Very. I called him after we did the option on it. I didn't know Nicholas, although we had many friends in common. I asked him to write the screenplay, so he did the screenplay, but he'd never written a screenplay. You know, he did a first draft, and I said, "Great. Let's go to work. We'll do it together and work every day." We worked usually ten, twelve, fourteen hours a day. We'd work for really concentrated two-week periods and then go away. He came to France several times. We worked in London.
We wrote a whole huge swath of it when I was shooting Con Air. You know, Jerry Bruckheimer's film, which is why I was going to call our production company "Jerry's Kids." Because he kind of paid for everything. We worked together well and very happily. All the time. For two, two-and-a-half years, and then, I had to redo some things that just had to do with scheduling issues and cuts and changes and stuff that I did on my own, which I, of course, faxed him, and he'd approve or alter them as he wished.
You've done a fashion line. What sparked that?
You know, most of the things I've done in my life are because someone asked me to. They just happen to hit me in the right mood. I'm very stupid that way. No, on a given day, if someone said, Ok, do you want to be an astronaut? I mean, really, I don't want to be. But I might be. It's sort of a part of an actor's personality. If you're auditioning actors, and this person has to be able to fly an attack helicopter, actors will always go, "Yeah, sure." "Yeah, but can you fly it if Ground Control is in Swahili?" "Yeah, yeah, sure."
And that's what happened with your fashion line?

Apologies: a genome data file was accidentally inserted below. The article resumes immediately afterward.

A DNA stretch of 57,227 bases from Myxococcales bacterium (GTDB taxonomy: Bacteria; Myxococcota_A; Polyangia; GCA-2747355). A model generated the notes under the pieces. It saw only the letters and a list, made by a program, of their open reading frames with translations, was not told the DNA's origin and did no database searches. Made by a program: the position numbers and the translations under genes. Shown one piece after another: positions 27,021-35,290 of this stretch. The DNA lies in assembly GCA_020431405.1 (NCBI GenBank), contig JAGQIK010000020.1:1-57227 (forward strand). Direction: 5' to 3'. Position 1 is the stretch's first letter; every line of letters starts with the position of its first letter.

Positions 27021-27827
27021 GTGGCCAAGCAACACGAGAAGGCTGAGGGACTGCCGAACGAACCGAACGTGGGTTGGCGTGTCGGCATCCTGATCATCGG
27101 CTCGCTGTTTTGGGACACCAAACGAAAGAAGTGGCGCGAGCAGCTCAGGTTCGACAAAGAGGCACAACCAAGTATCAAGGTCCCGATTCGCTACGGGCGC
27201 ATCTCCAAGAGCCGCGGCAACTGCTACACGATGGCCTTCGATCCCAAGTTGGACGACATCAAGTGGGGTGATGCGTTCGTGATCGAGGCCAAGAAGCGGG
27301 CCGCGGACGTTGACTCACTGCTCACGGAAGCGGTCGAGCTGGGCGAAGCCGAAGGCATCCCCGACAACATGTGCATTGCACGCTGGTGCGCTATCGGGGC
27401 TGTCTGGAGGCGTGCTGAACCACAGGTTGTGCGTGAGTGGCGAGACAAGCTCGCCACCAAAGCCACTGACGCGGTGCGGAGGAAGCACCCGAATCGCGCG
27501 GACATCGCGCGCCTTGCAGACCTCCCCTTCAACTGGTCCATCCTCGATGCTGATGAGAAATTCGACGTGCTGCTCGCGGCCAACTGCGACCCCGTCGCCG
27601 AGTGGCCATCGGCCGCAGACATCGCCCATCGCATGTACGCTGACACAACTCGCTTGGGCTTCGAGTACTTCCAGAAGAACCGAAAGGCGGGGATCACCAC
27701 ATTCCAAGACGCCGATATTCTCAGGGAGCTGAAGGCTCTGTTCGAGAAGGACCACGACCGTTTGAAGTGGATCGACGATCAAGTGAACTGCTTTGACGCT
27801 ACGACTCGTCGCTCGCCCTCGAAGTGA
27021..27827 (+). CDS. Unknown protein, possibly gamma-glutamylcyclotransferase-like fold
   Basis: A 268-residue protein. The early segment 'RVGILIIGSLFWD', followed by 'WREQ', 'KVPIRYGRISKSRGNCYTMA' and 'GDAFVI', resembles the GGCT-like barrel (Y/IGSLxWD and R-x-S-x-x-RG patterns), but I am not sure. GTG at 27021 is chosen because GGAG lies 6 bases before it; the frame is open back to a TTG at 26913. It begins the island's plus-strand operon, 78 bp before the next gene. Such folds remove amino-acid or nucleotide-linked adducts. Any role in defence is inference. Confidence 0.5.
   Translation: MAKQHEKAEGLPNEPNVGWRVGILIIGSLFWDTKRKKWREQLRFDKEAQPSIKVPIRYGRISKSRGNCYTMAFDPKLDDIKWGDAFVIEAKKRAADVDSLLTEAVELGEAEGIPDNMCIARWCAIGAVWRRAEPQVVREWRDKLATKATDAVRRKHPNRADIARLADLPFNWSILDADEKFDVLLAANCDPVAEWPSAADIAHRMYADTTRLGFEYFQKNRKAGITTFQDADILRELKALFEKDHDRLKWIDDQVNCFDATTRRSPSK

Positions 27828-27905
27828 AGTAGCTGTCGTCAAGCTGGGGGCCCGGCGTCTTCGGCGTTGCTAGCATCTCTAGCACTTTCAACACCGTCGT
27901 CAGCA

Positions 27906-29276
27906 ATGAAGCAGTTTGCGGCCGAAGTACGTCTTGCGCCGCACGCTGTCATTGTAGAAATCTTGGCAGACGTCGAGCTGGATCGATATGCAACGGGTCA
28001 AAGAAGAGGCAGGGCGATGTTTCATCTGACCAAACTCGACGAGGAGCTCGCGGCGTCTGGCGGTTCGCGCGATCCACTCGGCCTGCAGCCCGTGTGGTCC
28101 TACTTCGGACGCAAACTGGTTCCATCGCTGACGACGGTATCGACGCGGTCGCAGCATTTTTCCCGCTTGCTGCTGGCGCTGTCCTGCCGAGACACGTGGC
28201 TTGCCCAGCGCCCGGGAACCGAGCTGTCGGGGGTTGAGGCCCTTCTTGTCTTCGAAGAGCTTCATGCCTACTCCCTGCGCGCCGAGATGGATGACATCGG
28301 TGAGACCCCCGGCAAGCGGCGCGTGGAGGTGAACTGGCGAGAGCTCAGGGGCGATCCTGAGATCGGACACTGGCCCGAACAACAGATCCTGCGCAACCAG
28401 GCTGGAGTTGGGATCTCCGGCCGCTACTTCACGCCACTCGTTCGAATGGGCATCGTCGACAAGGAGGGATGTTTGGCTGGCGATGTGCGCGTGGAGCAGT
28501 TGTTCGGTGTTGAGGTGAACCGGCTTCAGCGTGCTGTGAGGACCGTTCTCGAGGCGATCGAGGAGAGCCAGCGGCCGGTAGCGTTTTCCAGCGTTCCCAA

No, no. I work in fashion, with an Engish designer, a great friend of mine that I love. A great, great women's designer called Bella Freud. We've done fashion films.
And you've designed these clothes?
Yeah, yeah. I mean, I wouldn't sign my name to something I didn't do. Not even I would do such a thing.
[laughs] Do you regret having made any particular film?
[laughs] Yeah, just being too... You know, I worked for years in the theater. We couldn't pay the rent. We didn't have a refrigerator. We lived out of a cooler. Finally, you know, I got to be 29 years old, and I thought, I want to make money. Yes, it's very nice and you can do very nice things with it, [including many] that don't benefit me. Yeah, I shouldn't have done most of them. Obviously. But the thing about a movie is that you don't really know that before you do it. And that is a slight problem sometimes.
At the beginning of Dancer Upstairs, there's a quote, "It's a mistake to give people what they want." Is that something of an artistic motto?
No, I'd love to give people what they want, A) if I were capable, and B) if I knew what it was. Because C) they don't know what it is. 'Cause they're just like me. No, no, that's not quite what she says, actually. She says, as Faye Dunaway said when Bonnie and Clyde came out, "I was just trying to give people what they wanted." And she says, "That's a mistake, really. I know. You use everything you've got trying to give everybody what they want." That's slightly different. And certainly, it's not a motto, but it's true.
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A freelance journalist based in Berlin, Nina Rehfeld's reviews, interviews and articles have been published in several major German papers and magazines. For more info, see the Kulturbotschaft.